Accordingly, when a user types in the DN or URL of a remote computer (e.g., www.i-dont-really-know.com) using a browser at a local computer 110 (step 602), local cache server 310 accesses MFU DNs table 320. If local cache server 310 does not find the answer, rather than relaying the query to root server 130, local cache server 310 generates a check code of the DN in the query using hash coding or other technique implemented in network 300. If the generated check code is not in validity code table 330, local cache server 310 transmits an error message to local computer 110 (step 603). Thus, local cache server 310 reduces processing time for queries for invalid DNs by eliminating the need to access root server 130. In the rare instance when the DN is not in the MFU DNs table 320 and the check code matches one of the entries in validity code table 330, local cache server 310 processes the DN query in the traditional manner.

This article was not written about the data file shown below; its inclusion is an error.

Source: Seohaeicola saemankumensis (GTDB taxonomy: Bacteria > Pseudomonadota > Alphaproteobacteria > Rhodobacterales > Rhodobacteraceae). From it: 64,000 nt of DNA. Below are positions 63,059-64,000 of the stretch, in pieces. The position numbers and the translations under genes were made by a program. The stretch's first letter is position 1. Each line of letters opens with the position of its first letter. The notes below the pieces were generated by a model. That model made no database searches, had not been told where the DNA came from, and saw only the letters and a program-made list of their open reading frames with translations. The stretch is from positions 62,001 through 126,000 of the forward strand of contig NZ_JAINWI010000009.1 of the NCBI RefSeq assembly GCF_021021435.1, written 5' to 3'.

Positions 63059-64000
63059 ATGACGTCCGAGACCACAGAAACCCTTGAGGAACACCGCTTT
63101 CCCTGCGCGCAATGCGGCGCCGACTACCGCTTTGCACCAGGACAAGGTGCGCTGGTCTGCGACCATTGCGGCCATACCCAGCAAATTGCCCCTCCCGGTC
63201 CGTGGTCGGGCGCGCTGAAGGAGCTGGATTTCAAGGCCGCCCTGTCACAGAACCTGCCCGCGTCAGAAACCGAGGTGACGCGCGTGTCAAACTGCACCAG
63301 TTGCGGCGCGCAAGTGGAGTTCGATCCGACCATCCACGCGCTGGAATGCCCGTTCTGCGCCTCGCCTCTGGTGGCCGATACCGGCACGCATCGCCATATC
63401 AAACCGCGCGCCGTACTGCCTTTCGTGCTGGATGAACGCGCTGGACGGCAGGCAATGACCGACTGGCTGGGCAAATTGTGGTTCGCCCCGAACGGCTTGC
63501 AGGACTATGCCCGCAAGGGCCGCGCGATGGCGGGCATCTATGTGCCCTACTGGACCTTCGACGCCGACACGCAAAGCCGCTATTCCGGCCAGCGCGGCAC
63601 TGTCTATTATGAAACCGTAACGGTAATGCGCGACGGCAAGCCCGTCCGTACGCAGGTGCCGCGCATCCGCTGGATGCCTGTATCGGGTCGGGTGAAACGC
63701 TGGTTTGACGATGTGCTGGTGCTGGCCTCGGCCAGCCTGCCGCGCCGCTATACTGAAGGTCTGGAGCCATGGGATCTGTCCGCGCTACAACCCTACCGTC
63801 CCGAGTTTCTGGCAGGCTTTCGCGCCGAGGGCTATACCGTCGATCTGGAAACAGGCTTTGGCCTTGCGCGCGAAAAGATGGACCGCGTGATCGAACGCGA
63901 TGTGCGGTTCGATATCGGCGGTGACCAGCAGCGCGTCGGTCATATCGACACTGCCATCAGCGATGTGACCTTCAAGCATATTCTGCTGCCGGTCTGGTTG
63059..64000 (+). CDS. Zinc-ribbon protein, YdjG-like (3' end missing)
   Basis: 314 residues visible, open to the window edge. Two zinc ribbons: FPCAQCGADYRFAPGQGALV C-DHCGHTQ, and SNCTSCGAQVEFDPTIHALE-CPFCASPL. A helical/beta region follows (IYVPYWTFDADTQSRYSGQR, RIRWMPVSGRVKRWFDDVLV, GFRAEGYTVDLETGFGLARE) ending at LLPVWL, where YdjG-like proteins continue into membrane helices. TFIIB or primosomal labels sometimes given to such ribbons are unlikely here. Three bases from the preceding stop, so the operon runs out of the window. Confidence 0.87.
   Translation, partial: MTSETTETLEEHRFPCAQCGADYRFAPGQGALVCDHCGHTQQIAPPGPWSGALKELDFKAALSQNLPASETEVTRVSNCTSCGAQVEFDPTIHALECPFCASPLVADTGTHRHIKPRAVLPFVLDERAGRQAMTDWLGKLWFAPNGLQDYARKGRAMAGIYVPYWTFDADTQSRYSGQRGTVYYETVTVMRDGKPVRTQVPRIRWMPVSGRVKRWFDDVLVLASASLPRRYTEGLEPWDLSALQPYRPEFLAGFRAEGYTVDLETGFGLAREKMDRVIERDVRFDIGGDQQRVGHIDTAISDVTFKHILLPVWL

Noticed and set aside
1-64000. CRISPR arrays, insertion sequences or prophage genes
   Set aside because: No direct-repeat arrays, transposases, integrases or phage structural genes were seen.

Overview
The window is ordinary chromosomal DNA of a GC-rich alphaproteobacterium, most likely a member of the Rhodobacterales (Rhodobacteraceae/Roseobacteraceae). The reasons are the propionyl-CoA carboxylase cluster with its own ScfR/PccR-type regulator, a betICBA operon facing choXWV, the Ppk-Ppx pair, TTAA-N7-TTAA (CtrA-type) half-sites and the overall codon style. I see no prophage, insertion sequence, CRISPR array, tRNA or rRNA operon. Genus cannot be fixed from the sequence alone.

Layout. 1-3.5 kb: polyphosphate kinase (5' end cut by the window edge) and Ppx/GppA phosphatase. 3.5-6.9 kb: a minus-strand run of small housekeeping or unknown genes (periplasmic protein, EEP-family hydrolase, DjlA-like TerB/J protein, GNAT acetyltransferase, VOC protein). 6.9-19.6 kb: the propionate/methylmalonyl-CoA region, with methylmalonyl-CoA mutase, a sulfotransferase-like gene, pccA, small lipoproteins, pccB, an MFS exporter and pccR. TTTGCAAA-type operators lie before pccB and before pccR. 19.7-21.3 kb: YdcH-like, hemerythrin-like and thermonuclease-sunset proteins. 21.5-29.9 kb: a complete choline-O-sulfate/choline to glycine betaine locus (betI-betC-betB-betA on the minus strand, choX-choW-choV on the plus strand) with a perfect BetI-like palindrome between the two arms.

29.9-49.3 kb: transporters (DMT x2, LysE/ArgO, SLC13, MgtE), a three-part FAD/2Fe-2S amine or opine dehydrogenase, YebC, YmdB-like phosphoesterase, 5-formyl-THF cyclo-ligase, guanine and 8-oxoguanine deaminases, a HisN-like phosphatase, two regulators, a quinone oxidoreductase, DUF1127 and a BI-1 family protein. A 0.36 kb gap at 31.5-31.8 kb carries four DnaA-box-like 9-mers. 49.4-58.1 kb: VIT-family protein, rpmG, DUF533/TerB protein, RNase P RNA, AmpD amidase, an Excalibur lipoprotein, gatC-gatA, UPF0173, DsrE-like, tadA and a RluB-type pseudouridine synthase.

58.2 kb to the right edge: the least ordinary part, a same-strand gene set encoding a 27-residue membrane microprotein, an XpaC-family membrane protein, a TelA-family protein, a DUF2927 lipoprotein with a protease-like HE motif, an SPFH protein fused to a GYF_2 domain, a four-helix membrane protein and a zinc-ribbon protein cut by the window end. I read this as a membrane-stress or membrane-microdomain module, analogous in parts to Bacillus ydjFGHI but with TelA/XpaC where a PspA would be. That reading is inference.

Systems and methods consistent with the present invention improve the efficiency of DN processing by storing MFU DNs and validity codes at local cache servers. Such systems and methods process DN queries without accessing remote servers or root servers, thus, significantly reducing processing time. The central server is periodically updated with new and revised DN data and the central server propagates the updates to edge cache servers.

It will be apparent to those skilled in the art that various modifications and variations can be made in the systems and methods of the present invention without departing from the scope or spirit of the invention. For example, Internet has been used as an exemplary network setting. The teachings of the present application, however, may be easily adapted and applied in other network settings by one ordinary skilled in the art. Other embodiments of the invention will be apparent to those skilled in the art from consideration of the specification and practice of the invention disclosed herein. It is intended that the specification and examples be considered as exemplary only, with the true scope and spirit of the invention indicated by the following claims.

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Classifications
U.S. Classification709/245, 709/227, 709/203, 709/249, 707/999.1
International ClassificationG06F13/00, H04L29/06, G06F17/30, G06F12/00, H04L12/56, H04L29/08, H04L29/12
Cooperative ClassificationH04L69/329, H04L67/2842, H04L67/28, H04L61/1511, H04L29/12066
European ClassificationH04L61/15A1, H04L29/12A2A1